Britain wants to ‘have its cake and eat it’, says Irish MEP

MEP Mairead McGuinness UK Brexit plans border
MEP Mairead McGuinness. Photo: Laura Hutton/Photocall Ireland

One of Ireland’s most prominent and most ambitious MEPs Mairead McGuinness, a vice-president of the European Parliament, says the UK’s Brexit plans border “are more than the UK wanting to have its cake and eat it, it’s an attempt to have its cake and eat ours (too)”.

Fine Gael MEP Ms McGuinness was the keynote speaker at last week-end Béal na mBláth ceremonies in West Cork to mark the 95th anniversary of the killing of Michael Collins, commander-in-chief of the Irish army in an ambush by the anti-treaty IRA in August 1922.

In her speech she said Britain’s exit from the EU in 2019 will cause a more radical change in its relationship with Ireland than the 1916 Easter Rising or partition ever did.

In an address to several hundred people that received international coverage she was scathing about not just the UK’s plans but also about those, particularly Sinn Fein, who are seeking to use Brexit as leverage towards a united Ireland.


“In as much as the 1921 treaty signed by Michael Collins shaped the future of our nation, the new ‘treaty’ between the UK and the EU will shape our future.

“If the shape of Brexit is a hard one, then the separation will be more definitive and absolute than anything envisaged by those involved in the foundation of the state, including Michael Collins,” she said.

But, she warned, “there are those who would use Brexit as a weapon to reunite our country. That is misguided. The path to reunification is already set out in the Good Friday agreement”.

As expectations rise in Ireland of another General Election sooner rather than later – possibly next year – Sinn Fein President Gerry Adams has been proffering his party as a potential coalition partner but only in return for a commitment from the larger party to work towards a United Ireland.

Ms McGuinness said people should be in no doubt about the potentially dramatic political consequences of Brexit for Ireland – it would, she said, have a more profound effect on day-to-day relations between London and Dublin than either the War of Independence or Ireland’s exit from the British Commonwealth in 1949 when it became a Republic.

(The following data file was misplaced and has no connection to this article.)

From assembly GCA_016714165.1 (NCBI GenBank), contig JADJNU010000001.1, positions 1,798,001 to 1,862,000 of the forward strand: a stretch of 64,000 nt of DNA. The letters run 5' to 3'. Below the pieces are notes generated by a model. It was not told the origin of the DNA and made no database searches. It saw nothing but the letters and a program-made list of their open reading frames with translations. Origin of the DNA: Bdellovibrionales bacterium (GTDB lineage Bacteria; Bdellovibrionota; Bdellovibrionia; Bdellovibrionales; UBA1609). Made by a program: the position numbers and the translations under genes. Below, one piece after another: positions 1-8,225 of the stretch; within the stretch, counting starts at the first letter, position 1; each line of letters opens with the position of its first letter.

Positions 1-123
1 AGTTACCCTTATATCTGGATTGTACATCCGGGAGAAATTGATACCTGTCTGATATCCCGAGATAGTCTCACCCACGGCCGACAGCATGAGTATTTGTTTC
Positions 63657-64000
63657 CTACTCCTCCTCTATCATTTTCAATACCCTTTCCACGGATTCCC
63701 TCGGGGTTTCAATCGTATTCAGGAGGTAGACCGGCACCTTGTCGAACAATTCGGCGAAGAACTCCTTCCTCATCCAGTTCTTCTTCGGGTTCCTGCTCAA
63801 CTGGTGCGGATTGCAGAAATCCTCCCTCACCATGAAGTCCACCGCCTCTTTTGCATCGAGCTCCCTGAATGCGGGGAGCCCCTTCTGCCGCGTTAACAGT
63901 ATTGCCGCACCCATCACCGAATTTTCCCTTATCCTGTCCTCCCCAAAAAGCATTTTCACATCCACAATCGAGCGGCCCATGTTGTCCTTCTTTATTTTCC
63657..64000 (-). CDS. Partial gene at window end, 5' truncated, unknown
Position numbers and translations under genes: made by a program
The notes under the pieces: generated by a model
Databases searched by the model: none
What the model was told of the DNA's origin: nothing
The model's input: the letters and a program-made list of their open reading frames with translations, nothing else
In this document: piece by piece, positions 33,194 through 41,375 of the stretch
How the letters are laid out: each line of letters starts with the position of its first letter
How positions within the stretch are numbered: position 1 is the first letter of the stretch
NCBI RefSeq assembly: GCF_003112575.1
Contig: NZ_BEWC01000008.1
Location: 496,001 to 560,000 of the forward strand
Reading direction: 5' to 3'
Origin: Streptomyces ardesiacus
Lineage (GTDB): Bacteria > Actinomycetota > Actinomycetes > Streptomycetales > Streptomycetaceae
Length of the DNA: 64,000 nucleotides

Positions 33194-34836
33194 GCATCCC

Brexit has already destabilised the hard-earned normalization of life in Northern Ireland and in the Border counties, she said.


Every time a Brexiteer in the UK calls for it to leave the Customs Union “another brick gets placed back in the Border wall”, she said.

“Brexit has reopened hardly-healed wounds of division and deepened the polarisation of politics in Northern Ireland.

“The decision of the British government to accept the support of the DUP to remain in power has added sharply to that polarization,” she said.

“Michael Collins knew the importance of compromise but he also found out that it’s not achievable if one party sticks rigidly to its position and is not open to the concerns of the other.

“Our challenge is to be as brave as Collins was. We cannot and do not turn our backs on the UK as near neighbours and trading partners but as they choose to retreat behind their borders and go it alone, we remain global as a full, active and engaged member of the EU,” said the former journalist

“The UK has the capacity to stop this unwelcome development by remaining, at the very least, in the Customs Union,” she said.

But the instability and uncertainties surrounding Brexit shouldn’t stop people thinking about the future of Europe and the EU, she said.

Energies and efforts

“Brexit, as profound as it is, must not be allowed sap all energies and efforts.

“We need to start looking beyond Brexit to what type of Europe we want to see in the future.

“Scepticism and indeed cynicism about the EU was certainly fuelled by the economic crisis and mistakes were made giving rise to justifiable concerns among citizens which must be addressed in any discussion about the future of the EU.”

She said it is “regrettable, indeed reprehensible,” that there is no functioning Assembly in Northern Ireland to give voice to the many concerns of citizens, of community groups, of business leaders and the farming community in Northern Ireland.

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